“Where’s Rebekah?” he asked. “I’d expected she would be with you.”
“I’m not certain,” Refinnej replied, sensing that she had gone too far in her comments. She knew her husband had little choice in the matter so seeing the strained expression on his face caused guilt to well up like bile. The fact his beloved daughter was absent only made it worse.
“She went riding this morning but hasn’t returned,” the woman reported.
The look of hurt on Criosd Pherein’s face momentarily disarmed the angry woman. But her own injured pride at being disregarded in this whole matter would not allow the queen to offer any comfort to the man. Sensing this he shrugged his shoulders and opened his mouth to speak.
Awkwardly, Alline interjected into the scene. “Begging your pardon Your Majesty, but you must be leaving soon or you will miss the tide.”
The moment was lost.
Criosd Pherein took the hand of his wife, kissed it stiffly then walked away.
For a moment Refinnej considered running after her husband. Part of her wanted to, to tell him she loved him and understood. But a bruised ego overrode compassion. From a noble family in Carnelian, Refinnej had been thrilled when she had been chosen to marry the young prince who was heir to the throne. Their courtship was a whirlwind of activity with public appearances throughout the kingdom before a fairy tale wedding.
Most special to her was that throughout the whole process the young man and woman had found time to fall in love. In their private times and especially after their marriage the two had grown in intimacy. It was an ideal life for the woman.
Then the king died.
Her husband, the dashing prince, became the king of a powerful, demanding kingdom and life slowly began to change. A daughter, the Princess Rebekah, did nothing to change the drift that was happening in their relationship. While he’d been an attentive father he was also greatly in demand as an increasingly beloved sovereign over the land.
The fairy tale turned into a sad story of reality for the now queen of Carnelian. Another darker chapter began the day her husband told her he would be leading an expedition across the Great Sea. That was bad enough, but to be informed it was to last at least a year was the last straw. The quest became a flashpoint for the bitterness and disappointment that had grown within the woman.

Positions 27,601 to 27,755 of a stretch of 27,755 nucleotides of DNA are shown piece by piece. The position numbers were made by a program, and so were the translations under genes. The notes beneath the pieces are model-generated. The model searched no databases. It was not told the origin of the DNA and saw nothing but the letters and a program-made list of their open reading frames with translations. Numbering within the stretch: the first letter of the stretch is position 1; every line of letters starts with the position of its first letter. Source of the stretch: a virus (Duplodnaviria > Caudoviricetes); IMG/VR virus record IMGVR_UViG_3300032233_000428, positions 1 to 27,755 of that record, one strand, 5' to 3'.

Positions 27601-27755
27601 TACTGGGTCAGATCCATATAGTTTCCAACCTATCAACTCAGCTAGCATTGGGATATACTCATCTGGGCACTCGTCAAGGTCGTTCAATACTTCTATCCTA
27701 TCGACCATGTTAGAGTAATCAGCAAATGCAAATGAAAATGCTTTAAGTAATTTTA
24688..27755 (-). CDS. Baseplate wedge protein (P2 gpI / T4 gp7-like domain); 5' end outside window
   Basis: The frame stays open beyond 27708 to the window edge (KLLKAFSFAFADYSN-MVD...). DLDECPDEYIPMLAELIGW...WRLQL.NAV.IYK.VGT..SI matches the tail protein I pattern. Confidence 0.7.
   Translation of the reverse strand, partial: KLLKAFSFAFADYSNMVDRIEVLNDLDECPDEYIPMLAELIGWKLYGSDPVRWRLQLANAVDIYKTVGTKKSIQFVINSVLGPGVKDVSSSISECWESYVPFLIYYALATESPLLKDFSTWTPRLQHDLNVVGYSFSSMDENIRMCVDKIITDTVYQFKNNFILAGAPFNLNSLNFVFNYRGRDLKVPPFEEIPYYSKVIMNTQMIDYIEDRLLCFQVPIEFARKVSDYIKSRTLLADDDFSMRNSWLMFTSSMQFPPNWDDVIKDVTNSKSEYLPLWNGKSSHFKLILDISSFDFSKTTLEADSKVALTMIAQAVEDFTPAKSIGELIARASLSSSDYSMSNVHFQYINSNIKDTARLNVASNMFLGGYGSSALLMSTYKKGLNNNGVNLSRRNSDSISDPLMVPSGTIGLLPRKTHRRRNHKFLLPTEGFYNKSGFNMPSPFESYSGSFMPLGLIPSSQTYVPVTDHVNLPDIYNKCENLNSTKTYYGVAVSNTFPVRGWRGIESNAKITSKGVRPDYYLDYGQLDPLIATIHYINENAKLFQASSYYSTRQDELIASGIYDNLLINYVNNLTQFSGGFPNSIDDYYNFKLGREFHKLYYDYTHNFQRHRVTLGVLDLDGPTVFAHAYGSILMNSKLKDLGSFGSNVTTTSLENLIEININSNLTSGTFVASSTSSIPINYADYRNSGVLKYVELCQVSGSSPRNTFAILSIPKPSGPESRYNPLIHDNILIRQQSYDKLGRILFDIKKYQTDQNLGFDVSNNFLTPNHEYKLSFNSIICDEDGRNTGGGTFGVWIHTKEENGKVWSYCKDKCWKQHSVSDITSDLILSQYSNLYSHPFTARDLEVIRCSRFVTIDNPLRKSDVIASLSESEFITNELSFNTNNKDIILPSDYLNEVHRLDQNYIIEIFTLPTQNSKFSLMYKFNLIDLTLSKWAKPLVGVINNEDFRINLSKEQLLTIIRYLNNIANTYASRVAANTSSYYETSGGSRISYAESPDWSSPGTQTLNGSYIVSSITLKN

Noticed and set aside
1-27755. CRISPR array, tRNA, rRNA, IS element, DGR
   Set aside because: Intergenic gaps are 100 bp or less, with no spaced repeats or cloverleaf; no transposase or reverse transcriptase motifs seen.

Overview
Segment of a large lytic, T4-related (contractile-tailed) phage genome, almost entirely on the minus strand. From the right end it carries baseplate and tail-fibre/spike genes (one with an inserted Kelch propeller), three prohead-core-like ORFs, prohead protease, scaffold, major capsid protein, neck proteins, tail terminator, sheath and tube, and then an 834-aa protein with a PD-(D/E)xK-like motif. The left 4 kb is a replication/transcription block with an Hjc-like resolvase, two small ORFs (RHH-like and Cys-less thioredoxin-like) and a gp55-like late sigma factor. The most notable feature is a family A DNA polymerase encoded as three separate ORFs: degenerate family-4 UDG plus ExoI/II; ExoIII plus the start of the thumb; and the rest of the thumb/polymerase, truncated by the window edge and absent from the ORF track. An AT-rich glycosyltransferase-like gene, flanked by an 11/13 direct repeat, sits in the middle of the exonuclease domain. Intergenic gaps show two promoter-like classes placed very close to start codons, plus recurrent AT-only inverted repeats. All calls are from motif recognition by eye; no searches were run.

But she still loved her husband, deeply. She wondered where they would be a year from now. Little did she know it would become much longer and the strain even greater.
Walking to the docks, the king filled the time reviewing orders and protocols for the time he would be away in an attempt to eliminate the void of joy he felt. He was met partway by a tall, athletically-built noble with flowing blond hair.
“All is prepared my king for our departure. We had some trouble finding proper berths for the horses from your guard but it’s been sorted out.”
“Thank you Lord Absalom,” Criosd Pherein replied absently, “I knew I could count on you to ensure everything.”
The young nobleman looked at the king then to the high steward beside him. Alline shook his head slightly as if saying to the man to ask nothing about the king’s mood.
The sight at the dock did little to encourage Criosd Pherein either.
Ahriman, another of the Royal Advisors of Carnelian, waited. He had been none too pleased when Alline was chosen to be high steward in the King’s absence. Surly at the best of times, the dark featured man had made his displeasure known. He became moody at best and defiant at worst since then.
Standing beside the brooding advisor was another handsome young man. A younger version of Criosd Pherein, he was wearing armor bearing the golden eagle device of royalty in Carnelian. Prince Adonijah, nephew of the king, had assumed he would join the company that was going on the expedition. When the prince found out he was being left behind to finish his education and training the teenager had bitterly protested. The king would not relent so the relationship between the pair had become strained.